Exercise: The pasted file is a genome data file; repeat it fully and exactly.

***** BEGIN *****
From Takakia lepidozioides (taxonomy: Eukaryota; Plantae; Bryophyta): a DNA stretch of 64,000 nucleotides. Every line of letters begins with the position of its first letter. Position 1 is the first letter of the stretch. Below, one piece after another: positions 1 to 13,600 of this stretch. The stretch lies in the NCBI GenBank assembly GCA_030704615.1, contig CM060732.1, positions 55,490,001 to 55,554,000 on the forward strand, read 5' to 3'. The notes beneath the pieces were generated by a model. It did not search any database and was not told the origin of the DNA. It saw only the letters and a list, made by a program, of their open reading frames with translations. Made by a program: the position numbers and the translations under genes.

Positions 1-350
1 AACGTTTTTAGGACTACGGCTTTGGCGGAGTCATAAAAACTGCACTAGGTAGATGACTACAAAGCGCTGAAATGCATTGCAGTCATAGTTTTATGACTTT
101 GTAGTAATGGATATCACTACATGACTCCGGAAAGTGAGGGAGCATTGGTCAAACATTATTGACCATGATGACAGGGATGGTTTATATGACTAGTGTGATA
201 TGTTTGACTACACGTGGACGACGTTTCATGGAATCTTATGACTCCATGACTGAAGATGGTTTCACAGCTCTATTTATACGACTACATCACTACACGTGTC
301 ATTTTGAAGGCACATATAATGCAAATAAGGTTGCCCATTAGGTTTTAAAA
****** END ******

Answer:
From Takakia lepidozioides (taxonomy: Eukaryota; Plantae; Bryophyta): a DNA stretch of 64,000 nucleotides. Every line of letters begins with the position of its first letter. Position 1 is the first letter of the stretch. Below, one piece after another: positions 1 to 13,600 of this stretch. The stretch lies in the NCBI GenBank assembly GCA_030704615.1, contig CM060732.1, positions 55,490,001 to 55,554,000 on the forward strand, read 5' to 3'. The notes beneath the pieces were generated by a model. It did not search any database and was not told the origin of the DNA. It saw only the letters and a list, made by a program, of their open reading frames with translations. Made by a program: the position numbers and the translations under genes.

Positions 1-350
1 AACGTTTTTAGGACTACGGCTTTGGCGGAGTCATAAAAACTGCACTAGGTAGATGACTACAAAGCGCTGAAATGCATTGCAGTCATAGTTTTATGACTTT
101 GTAGTAATGGATATCACTACATGACTCCGGAAAGTGAGGGAGCATTGGTCAAACATTATTGACCATGATGACAGGGATGGTTTATATGACTAGTGTGATA
201 TGTTTGACTACACGTGGACGACGTTTCATGGAATCTTATGACTCCATGACTGAAGATGGTTTCACAGCTCTATTTATACGACTACATCACTACACGTGTC
301 ATTTTGAAGGCACATATAATGCAAATAAGGTTGCCCATTAGGTTTTAAAA